With over 2 billion monthly logged-in users from around the world, its almost surprising to realize that this feature didn’t already exist. But, now it’s here.
YouTube is officially rolling out(Opens in a new tab) its new multi-language audio tracks feature to its global creator user base. This feature, which was previously in its testing phase and only available to select creators, allows YouTubers to upload multiple different audio tracks to a single video. This provides content creators with the ability to offer dubbed video content, with the uploaded audio tracks providing their viewers’ with the option to watch in their primary language.
According to YouTube, among the small test group of creators that the company has been working with, the results have been very positive. YouTube says that creators saw that more than 15 percent of their views came from dubbed videos being watched in a language other than the channel’s primary one just last month. An average of two million hours of dubbed video was watched daily on the platform in January. And this is among the just over 3,500 dubbed videos that were uploaded to the platform in that month. As of now, around 40 different languages have been featured throughout YouTube dubbed videos.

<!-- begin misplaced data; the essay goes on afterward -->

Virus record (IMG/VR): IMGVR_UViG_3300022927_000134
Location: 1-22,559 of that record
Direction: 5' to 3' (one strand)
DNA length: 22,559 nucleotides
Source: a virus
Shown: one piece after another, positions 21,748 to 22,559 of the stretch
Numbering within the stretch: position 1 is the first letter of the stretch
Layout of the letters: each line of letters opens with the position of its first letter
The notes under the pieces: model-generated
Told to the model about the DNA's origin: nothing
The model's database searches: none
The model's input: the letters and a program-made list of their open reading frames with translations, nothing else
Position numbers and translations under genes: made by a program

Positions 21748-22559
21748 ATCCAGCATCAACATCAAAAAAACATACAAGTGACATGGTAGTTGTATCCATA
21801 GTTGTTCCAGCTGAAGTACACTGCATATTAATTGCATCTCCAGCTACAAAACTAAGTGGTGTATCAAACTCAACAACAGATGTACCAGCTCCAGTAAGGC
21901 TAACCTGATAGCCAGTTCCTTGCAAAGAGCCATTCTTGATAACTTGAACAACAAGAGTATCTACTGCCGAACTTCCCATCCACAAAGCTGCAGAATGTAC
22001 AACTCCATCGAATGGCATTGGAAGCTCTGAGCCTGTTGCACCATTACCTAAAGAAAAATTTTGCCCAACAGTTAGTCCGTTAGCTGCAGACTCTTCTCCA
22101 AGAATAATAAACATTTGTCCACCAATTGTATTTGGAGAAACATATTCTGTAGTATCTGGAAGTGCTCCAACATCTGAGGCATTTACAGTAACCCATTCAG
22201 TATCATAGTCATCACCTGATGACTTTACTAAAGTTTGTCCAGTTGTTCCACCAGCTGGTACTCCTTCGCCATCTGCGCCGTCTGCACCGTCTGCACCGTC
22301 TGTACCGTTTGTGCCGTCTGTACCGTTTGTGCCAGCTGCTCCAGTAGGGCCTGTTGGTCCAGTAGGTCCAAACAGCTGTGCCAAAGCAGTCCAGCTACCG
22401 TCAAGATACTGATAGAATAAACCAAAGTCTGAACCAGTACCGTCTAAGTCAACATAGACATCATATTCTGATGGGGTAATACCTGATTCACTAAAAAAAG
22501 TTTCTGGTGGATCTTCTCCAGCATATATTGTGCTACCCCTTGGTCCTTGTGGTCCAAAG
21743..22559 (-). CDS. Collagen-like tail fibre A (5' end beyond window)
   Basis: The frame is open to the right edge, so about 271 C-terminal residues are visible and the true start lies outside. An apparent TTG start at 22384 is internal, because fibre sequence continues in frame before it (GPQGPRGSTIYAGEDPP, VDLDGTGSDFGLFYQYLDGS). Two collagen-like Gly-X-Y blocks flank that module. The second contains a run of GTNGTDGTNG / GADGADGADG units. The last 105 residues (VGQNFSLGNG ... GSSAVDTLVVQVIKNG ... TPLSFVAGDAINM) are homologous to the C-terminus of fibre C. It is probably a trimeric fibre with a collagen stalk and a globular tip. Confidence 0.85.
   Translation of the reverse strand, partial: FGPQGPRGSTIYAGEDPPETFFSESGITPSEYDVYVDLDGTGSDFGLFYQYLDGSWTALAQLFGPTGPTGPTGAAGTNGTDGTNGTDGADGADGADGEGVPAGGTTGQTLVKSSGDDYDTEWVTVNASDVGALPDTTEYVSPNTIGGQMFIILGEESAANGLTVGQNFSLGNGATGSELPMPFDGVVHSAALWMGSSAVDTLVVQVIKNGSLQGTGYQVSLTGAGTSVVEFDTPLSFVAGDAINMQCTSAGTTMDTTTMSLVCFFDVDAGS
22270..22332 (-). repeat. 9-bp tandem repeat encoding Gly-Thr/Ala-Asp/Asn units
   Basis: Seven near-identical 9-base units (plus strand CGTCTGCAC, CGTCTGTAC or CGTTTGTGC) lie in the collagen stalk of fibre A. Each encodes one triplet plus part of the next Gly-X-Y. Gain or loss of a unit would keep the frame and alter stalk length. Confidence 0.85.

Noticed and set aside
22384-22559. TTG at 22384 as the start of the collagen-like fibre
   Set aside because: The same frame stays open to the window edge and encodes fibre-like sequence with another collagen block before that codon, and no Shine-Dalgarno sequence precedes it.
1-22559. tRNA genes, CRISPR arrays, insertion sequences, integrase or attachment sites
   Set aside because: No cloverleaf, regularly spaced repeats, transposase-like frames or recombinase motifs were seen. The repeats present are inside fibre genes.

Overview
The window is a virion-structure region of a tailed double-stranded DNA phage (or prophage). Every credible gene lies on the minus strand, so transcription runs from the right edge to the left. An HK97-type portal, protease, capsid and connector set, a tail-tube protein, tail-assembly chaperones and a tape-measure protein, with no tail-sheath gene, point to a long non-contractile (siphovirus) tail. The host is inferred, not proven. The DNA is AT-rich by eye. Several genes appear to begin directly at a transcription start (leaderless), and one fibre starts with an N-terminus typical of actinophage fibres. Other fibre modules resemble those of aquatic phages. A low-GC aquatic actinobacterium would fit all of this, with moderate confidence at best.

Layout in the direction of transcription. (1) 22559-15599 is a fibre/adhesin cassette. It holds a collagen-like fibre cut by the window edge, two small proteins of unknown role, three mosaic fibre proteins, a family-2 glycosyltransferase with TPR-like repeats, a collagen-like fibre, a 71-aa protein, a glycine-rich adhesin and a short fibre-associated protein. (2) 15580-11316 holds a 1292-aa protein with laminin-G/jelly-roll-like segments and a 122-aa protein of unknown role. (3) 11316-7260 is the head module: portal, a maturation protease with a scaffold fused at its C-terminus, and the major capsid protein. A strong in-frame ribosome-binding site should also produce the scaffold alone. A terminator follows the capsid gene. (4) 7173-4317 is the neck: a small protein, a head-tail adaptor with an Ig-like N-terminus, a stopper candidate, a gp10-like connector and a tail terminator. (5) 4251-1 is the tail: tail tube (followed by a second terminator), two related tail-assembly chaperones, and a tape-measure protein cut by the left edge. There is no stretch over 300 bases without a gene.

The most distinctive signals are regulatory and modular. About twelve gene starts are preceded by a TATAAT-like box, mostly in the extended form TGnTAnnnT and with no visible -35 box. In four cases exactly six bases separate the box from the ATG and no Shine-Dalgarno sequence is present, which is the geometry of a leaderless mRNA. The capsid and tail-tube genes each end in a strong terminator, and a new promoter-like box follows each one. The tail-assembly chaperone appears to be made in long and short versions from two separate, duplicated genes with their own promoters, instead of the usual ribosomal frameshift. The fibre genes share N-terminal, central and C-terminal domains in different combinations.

To really emphasize what a big feature this is, YouTube has also released(Opens in a new tab) a video sitting down with with its most popular creator, Mr. Beast, to detail his experience working with dubbed videos as part of the initial test group.
Creators have uploaded dubbed video content before this feature was available. But, previously, these YouTubers would have needed to upload a new, separate video for each language option. Now, though, these language options can be offered on the original video upload.
If you’re a viewer, you can check if your favorite video has multi-language offerings by just clicking on a video’s settings (the gear icon) in the YouTube player. This is where you’d normally choose options regarding video playback quality, but you’ll also see a new audio track feature on dubbed videos too. In parentheses, YouTube lets viewers know how many language options are offered and users can select one from the dropdown menu.
Creators can upload multi-language audio tracks from within the Subtitles Editor tool for the specific video. YouTubers will also be able to go back through their library and upload multi-language audio tracks for all their existing content too.
YouTube first launched its subtitles and closed captioning feature for videos way back(Opens in a new tab) in 2008. Nearly 15 years later, users can now listen to content in their primary language too. While creators do need to produce those alternative multi-language tracks themselves right now, it does seem like only a matter of time before there’s an automated way to create them too.